Unfortunately, the operations of the Agency in the Occupied Palestinian Territory continued to be obstructed by measures imposed by the Israeli authorities, such as repeated closures and restrictions on the movement of UNRWA staff and vehicles. This has invariably affected the provision of services to the Palestine refugees. The Agency should be allowed to carry out its mandate without such constraints and problems.
Allow me this opportunity to express our thanks and appreciation to the Commissioner-General of UNRWA, Mr. Peter Hansen, for the thorough and comprehensive report he has presented to the General Assembly and for his tireless efforts in leading UNRWA. I would also like to convey our gratitude to the entire staff of UNRWA in all fields of operation for their unwavering commitment and dedicated work, particularly in light of the many difficulties faced by the Agency. Unfortunately, it is truly regrettable that, despite its early submittal, the Commissioner-Generals valuable report was subject to unnecessary delays, which are unacceptable and unhelpful for the conduct of constructive debates among delegations on such important issues.
At this time, I also wish to express our gratitude and appreciation to the Host Governments for their continuous efforts and their important contribution in shouldering the burden of the Palestine refugees. We once again emphasize the vital need for UNRWA to be able to continue its programs and services in all of those fields of operation, namely in Jordan, Lebanon and the Syrian Arab Republic.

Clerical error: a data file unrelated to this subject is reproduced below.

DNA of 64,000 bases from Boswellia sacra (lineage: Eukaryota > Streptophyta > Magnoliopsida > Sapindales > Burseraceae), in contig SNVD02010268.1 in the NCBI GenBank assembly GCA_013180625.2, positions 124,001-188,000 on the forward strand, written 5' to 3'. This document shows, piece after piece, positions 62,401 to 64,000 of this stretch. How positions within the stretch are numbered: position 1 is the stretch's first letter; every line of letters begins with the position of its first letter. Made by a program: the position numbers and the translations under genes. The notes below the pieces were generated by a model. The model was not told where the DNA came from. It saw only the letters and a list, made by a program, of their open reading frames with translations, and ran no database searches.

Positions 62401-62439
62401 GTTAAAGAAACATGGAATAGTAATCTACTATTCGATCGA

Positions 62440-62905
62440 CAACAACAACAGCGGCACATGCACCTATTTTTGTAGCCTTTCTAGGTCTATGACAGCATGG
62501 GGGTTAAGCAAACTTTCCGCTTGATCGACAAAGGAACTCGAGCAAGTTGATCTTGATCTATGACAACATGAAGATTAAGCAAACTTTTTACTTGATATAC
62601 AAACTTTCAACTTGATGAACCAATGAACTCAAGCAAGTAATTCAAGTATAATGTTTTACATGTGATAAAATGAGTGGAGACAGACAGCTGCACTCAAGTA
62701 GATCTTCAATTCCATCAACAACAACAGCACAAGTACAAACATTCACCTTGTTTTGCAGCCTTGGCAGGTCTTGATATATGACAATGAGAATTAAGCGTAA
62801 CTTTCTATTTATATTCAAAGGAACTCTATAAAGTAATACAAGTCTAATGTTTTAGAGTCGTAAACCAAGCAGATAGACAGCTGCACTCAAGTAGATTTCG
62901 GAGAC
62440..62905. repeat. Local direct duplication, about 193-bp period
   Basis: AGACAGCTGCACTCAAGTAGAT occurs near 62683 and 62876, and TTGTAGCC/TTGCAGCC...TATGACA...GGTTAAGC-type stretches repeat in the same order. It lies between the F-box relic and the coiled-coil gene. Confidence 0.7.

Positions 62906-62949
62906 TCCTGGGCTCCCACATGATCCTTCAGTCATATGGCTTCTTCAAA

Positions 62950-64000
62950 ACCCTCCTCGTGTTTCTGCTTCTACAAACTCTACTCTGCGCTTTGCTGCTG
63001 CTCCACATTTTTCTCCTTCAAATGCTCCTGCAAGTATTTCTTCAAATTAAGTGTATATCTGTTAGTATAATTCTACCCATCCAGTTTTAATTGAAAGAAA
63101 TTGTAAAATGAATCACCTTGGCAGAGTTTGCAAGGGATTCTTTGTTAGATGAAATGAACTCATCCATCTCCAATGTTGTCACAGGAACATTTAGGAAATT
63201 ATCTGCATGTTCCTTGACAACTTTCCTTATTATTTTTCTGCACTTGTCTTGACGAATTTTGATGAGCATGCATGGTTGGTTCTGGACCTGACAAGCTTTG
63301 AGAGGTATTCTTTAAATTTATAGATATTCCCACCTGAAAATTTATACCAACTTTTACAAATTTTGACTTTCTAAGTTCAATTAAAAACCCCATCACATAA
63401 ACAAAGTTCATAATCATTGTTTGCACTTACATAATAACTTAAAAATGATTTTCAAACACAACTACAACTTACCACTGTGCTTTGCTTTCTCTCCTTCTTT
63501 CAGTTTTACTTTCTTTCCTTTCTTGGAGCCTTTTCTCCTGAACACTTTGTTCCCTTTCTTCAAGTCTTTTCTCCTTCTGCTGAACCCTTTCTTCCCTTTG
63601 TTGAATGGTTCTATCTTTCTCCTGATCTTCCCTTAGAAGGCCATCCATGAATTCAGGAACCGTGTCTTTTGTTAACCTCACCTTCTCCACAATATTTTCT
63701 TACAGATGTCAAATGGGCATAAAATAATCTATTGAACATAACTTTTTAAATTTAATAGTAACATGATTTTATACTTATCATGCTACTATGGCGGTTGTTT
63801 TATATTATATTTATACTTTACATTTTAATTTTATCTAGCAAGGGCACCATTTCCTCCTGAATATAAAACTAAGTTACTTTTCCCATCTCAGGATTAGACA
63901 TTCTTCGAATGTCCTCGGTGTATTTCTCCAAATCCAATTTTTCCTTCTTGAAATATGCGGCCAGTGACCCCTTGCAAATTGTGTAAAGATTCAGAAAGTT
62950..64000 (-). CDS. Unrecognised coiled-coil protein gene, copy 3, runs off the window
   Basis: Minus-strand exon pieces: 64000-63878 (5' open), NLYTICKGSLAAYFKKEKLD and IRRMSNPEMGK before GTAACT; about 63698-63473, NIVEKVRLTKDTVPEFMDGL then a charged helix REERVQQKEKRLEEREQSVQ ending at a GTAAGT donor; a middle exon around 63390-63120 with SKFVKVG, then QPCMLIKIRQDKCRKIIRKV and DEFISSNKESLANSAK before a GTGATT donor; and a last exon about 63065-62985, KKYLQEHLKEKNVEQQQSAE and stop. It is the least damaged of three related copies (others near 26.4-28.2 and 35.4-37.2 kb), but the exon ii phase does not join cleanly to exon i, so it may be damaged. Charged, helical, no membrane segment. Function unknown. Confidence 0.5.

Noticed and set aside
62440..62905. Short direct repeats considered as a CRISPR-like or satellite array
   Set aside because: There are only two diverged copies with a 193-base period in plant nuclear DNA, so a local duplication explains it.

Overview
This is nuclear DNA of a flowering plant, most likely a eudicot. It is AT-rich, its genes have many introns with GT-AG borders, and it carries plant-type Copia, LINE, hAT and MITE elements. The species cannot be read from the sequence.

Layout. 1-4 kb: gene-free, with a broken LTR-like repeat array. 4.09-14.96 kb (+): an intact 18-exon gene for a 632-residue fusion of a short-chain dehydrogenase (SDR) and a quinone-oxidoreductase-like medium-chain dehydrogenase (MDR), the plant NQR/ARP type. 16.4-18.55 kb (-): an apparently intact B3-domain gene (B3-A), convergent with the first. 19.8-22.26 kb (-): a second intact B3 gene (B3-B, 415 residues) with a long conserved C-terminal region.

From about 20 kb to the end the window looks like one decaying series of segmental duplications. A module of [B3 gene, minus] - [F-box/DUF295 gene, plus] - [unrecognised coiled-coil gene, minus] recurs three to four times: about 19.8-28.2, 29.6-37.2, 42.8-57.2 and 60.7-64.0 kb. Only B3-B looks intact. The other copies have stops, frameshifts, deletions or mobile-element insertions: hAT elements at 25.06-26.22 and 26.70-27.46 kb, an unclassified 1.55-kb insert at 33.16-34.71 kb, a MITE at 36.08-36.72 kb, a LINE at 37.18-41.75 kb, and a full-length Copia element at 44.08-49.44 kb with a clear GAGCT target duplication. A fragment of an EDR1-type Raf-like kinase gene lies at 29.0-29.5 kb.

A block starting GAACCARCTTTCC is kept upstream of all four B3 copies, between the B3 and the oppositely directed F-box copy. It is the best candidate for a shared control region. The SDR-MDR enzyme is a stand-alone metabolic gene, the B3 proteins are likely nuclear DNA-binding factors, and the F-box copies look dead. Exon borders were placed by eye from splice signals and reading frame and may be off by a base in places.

We are grateful as well to all of the donors who have so generously contributed to the budget of UNRWA for so many years. Again, many donors responded to recent appeals made by the Commissioner-General for additional contributions, offering much-needed support for the Agencys endeavors to carry out essential services. We urge you to continue contributing to UNRWA and, if possible, to augment those contributions with a view to overcoming the financial difficulties the Agency faces and enabling it to maintain an appropriate level of services for the refugees. In this connection, we look forward to a successful pledging conference on the 8th of December. In closing, Mr. Chairman, I wish to appeal to all delegations with regard to the importance of backing contributions with political support for the Palestine refugees and the just resolution of their plight.
Thank you, Mr. Chairman.